Lawyers: China meat deal threatened by protest

A multimillion-euro meat deal with China is under threat because of farmer protests outside processing plants, it has been claimed.

Lawyers: China meat deal threatened by protest

A multimillion-euro meat deal with China is under threat because of farmer protests outside processing plants, it has been claimed. The owners of up to a dozen meat plants have been granted temporary High Court injunctions restraining protesters from blockading their factories.

Lyndon MacCann SC, counsel for Dawn Meats, and Brian O’Moore SC, for Anglo Beef Processors (ABP), told Mr Justice Senan Allen that the actions of threatening and abusive protestors could jeopardise a multimillion-euro meat deal with China.

They told the court that a Chinese delegation was due to visit the meat factories in the next few days to carry out inspections of processing and hygiene with a view to increasing exports to the Chinese market.

They said the potential deal had taken years to set up and, if cancelled because of the actions of protesters, could take more years of negotiation to put it back in place if at all.

Judge Allen was told that a peace agreement hammered out with the help of the Minister of Agriculture Michael Creed had broken down at two of the main meat plants of both Dawn and ABP and disruption was expected to spread to other plants if not restrained by the court.

He heard that both companies were seeking temporary injunctions restraining a number of named protesters, and anyone with knowledge of the making of the court’s orders, from continuing their blockade.

Mr MacCann said Dawn Meats was a sheep and cattle processing business processing 300,000 tonnes of meat annually, operating sites in Ireland and the UK and employing over 7,000 people in 12 countries and exports to more than 50 countries.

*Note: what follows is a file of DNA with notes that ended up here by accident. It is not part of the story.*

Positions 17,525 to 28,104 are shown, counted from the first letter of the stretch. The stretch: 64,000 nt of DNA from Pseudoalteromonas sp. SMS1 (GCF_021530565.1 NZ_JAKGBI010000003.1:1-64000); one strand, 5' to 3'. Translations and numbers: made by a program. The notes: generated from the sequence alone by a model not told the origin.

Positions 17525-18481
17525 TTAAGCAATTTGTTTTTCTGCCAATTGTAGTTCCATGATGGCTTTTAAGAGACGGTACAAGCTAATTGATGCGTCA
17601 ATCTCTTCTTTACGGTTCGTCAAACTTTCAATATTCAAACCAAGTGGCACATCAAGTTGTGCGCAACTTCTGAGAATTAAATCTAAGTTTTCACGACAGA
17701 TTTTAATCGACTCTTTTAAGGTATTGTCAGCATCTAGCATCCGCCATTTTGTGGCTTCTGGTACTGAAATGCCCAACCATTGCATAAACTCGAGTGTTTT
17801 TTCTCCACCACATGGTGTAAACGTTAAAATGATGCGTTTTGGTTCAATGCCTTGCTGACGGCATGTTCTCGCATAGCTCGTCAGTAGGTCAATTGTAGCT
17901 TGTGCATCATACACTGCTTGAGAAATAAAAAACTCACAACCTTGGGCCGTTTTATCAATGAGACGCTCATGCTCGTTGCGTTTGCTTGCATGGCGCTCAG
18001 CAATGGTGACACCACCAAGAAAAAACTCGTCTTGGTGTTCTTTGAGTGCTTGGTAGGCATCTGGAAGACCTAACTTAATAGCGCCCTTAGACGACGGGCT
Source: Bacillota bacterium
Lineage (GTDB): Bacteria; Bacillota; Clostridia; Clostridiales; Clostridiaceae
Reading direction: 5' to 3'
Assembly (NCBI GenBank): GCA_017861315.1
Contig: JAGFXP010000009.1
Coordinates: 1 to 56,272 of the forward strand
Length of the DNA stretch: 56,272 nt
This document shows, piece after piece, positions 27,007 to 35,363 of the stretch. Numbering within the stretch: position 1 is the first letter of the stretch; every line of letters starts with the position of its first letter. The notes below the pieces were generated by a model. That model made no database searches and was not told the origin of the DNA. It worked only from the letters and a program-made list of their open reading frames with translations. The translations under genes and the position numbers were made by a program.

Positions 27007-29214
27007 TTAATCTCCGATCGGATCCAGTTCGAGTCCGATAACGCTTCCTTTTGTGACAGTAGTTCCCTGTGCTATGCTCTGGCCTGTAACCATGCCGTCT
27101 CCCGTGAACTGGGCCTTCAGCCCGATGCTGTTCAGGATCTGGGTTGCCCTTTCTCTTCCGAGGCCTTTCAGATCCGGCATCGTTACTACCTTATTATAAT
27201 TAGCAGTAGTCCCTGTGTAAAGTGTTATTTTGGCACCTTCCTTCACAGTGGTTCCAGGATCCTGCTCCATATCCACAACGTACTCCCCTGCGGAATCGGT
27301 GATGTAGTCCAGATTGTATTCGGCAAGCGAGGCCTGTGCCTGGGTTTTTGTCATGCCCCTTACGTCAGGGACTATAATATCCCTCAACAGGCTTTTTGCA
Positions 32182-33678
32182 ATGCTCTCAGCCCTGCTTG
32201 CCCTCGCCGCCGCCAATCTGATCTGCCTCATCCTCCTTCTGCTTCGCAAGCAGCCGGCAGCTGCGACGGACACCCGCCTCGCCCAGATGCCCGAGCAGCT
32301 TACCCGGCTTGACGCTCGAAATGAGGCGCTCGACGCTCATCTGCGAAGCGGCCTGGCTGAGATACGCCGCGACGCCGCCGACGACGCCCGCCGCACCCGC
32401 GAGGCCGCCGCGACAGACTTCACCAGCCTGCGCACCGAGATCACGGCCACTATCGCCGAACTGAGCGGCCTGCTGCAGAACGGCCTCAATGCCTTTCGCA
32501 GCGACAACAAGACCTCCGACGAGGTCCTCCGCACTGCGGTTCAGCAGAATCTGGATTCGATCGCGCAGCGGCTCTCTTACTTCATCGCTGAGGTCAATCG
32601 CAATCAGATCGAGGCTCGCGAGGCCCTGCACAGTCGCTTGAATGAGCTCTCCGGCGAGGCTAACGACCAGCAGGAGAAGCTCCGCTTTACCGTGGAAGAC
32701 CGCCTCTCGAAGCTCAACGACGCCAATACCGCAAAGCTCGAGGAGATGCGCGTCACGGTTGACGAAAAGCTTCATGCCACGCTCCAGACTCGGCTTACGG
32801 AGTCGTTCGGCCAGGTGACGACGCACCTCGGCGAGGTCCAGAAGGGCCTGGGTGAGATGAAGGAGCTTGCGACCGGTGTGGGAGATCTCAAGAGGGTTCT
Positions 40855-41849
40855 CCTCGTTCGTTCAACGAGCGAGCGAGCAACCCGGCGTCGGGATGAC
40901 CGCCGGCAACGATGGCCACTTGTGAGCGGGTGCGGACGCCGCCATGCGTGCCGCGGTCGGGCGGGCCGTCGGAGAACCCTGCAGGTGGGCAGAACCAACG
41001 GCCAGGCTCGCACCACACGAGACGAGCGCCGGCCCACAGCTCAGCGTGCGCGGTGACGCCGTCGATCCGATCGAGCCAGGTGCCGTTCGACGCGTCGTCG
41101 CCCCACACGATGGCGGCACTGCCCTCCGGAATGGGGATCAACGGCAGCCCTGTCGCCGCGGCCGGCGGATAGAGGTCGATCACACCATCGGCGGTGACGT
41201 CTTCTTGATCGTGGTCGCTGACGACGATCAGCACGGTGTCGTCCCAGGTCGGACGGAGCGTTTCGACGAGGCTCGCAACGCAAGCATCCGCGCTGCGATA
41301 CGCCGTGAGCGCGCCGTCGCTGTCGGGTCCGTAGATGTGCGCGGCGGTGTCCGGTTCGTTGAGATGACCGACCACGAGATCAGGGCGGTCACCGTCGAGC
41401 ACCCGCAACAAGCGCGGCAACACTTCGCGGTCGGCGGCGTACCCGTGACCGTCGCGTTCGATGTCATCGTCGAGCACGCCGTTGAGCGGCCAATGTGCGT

Mr MacCann said Dawn had no objection to anyone exercising their right to protest peacefully and in accordance with the law but Dawn was suffering a daily loss of turnover of €1.5m. Many farmers willing to supply the plants were being prevented from doing so.

Mr O’Moore said a worrying aspect of the blockades was the alleged intimidation of suppliers, staff, and even Government inspectors.

“Some hauliers have been advised not to return and one was told his company would be burned out if he did return,” said Mr O’Moore.

The court’s orders in the case of Dawn apply to premises at Grannagh, Co Waterford; Meadow Meats, Rathdowney, Co Laois; Hazel Hill, Ballyhaunis, Co Mayo; Ardnageehy, Charleville, Co Cork, and Greenhills, Beauparc, Slane, Co Meath.

The ABP plants covered by the court’s restraints are APB premises at Bandon, Co Cork; Nenagh, Co Tipperary; Rathkeale, Co Limerick; Cahir, Co Tipperary; Clones, Co Monaghan and at Ferrybank, Co Waterford.

The proceedings were adjourned until Friday.

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